Where to shop?

Myeongdong (명동)

Located near Namsan, Myeongdong is one of the busiest shopping districts in Seoul. Here you can find a lot of brand name stores alongside independently owned shops. Myeongdong is also famous for its abundance in delicious street food. It is located on subway line #4.

Edae (이대)

Edae refers to the area located in front of Ewha Woman’s University near Sinchon. Here you can get lost in a maze of alleys bustling with small shops selling affordably stylish clothing, shoes, bags and trinkets. Although most of the shops focus toward women, there are also many menswear stores. A great number of hair and nail salons can be found in the area as well as cute cafes and restaurants. Edae station is one stop away from Sinchon on line #2.


Coex Mall (코엑스몰)

Coex Mall is the largest underground shopping center in Asia. Located in the south in the district of Gangnam, there are many attractions to be found there other than just shopping. The Game Champ video arcade has 100 of the latest game devices, while the Megabox Cineplex has 16 theaters screening a wide selection of movies. Other popular attractions include the COEX Aquarium, with its water tunnel, and the Kimchi Museum, where visitors can learn everything they need to know about Korea’s staple-food, and even sample some of it. Just try not to get lost! Coex is located at Samseung station on line #2.



Itaewon (이태원)

Itaewon is a unique place in Seoul where one can meet people of diverse cultures and nationalities. It is known as a destination for internationals to enjoy a mix of culture, shopping, and entertainment experiences. In recent years, the street that sits behind the Hamilton Hotel near the station has exploded with new, trendy restaurants and pubs. One can find almost any type of ethnic food in Itaewon from Bulgarian to Thai to African to burgers and fries. Itaewon station is located on subway line #6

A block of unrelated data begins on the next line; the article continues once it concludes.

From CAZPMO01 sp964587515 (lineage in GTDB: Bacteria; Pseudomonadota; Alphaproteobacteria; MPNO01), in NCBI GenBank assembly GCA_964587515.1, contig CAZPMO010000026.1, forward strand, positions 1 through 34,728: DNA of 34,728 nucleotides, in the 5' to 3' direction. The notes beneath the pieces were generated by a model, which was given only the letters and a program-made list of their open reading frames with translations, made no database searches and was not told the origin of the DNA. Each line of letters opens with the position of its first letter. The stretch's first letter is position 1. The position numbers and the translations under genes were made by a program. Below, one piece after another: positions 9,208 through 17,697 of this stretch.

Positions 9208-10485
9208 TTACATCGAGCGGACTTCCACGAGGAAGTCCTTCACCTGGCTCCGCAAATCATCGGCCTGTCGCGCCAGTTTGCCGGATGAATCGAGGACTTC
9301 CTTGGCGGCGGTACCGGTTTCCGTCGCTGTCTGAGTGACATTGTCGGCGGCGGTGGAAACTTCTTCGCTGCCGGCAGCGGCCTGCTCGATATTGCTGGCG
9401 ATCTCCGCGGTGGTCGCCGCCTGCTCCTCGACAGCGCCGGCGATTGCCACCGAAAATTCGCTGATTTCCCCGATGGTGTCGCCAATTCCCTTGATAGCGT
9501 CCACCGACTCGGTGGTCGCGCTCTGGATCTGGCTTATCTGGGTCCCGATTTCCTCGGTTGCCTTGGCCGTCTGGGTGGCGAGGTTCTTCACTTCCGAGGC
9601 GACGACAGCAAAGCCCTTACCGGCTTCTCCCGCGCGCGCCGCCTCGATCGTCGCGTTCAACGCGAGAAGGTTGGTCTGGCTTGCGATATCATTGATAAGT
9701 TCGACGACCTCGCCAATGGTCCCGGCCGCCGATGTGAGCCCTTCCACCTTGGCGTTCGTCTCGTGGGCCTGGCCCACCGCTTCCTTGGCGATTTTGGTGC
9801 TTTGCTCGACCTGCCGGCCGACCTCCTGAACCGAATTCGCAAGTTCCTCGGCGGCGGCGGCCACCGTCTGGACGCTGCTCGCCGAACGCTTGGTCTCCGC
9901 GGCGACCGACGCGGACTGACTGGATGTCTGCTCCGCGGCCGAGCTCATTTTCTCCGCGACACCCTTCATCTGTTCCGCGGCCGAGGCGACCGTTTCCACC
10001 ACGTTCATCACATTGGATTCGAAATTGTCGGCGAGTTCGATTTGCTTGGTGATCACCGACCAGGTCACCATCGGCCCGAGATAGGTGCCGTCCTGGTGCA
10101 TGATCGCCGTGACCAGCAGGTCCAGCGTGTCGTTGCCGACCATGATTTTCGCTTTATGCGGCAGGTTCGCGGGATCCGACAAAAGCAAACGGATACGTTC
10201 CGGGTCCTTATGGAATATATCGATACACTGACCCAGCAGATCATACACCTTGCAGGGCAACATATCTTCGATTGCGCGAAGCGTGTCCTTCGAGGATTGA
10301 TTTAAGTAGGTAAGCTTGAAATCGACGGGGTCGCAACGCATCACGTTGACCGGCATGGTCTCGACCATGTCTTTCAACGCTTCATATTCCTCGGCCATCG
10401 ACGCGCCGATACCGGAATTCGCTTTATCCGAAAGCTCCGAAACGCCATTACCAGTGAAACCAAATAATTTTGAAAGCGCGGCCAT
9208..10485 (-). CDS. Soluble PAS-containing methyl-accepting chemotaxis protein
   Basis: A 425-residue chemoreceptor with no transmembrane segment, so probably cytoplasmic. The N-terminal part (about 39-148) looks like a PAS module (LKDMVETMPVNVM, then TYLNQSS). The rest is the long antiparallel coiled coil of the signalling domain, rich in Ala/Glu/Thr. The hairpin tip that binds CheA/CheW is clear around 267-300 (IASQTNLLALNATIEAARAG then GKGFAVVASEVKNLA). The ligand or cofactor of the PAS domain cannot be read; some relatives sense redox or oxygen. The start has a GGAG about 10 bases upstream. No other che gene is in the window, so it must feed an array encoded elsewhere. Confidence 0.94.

Hongdae (홍대)

Hongdae is the name for the area that sits in front of Hongik University. Hongdae is famous for its vibrant nightlife and artistic vibe. Because the university is well-known for its Fine Arts education, the area around it is filled with independently owned shops, bars, clubs and restaurants that cater to Korea’s art and indie music scene. Hongdae is also a great place to shop and explore during the daytime. Hongdae is located just one stop away from Sinchon on line #2.

Gangnam (강남)

Recently immortalized by Korea’s golden-child, PSY, Gangnam is one of the most affluent and busiest districts in Seoul. There are many different areas within Gangnam that are popular places to hang out. Apgujeong-dong (압구정동) and Garosu-gil (가로수길) among them, contain upscale department stores, shops, designer boutiques, private educations, cafes and restaurants. Apgujeong in particular is Seoul's luxury fashion mecca. And in the center of the Apgujeong’s fashion world is Rodeo Street, which takes after its famous Beverly Hill’s counterpart. Other attractions can be experienced in the area around Gangnam station, which is found on subway line #2.



Cheonggyecheon Stream (청계천)

Historically named Gaecheon ("open stream"), this stream was first constructed during the Joseon Dynasty in order to create a drainage system for the city. It was then covered up by an overpass after the Korean War. Recently restored in 2005, Cheonggyecheon has become a popular spot for Seoul residents and tourists to visit. During the summer, it is an ideal spot to cool off and relax. The Stream passes close to Deoksugung Palace, Seoul Plaza, the Sejong Center, Insa-dong Street, Changdeokgung Palace, and Changgyeonggung Palace, allowing visitors to easily visit major tourist sites after a leisurely stroll along the stream.


Han River Park (한강공원)

Another popular spot to cool off in summertime is the enormous park system along the Han River. The park is divided into 12 districts but the most popular are in Yeouido and Ttukseom. During the springtime, Yeouido is famous for its beautiful cherry-blossom displays. In the summertime, you can rent bicycles and ride along the river or splash around in one of the many fountains. The island of Yeouido is where all the major TV Studios are located so many dramas are filmed in the park. Ttukseom Park is known as the windsurfing and water-skiing mecca. You can experience all sorts of leisure sports here.
Traditional Sites


Gyeongbokgung Palace (경복궁)

The main palace of the Joseon Dynasty, Gyeongbokgung is located in the north of Seoul near Jongno. First constructed in 1395 by King Taejo, it was later burned and left abandoned for almost 3 centuries. Since 1867 it has undergone reconstruction and restorations and is still to this day. It is located on subway line #3.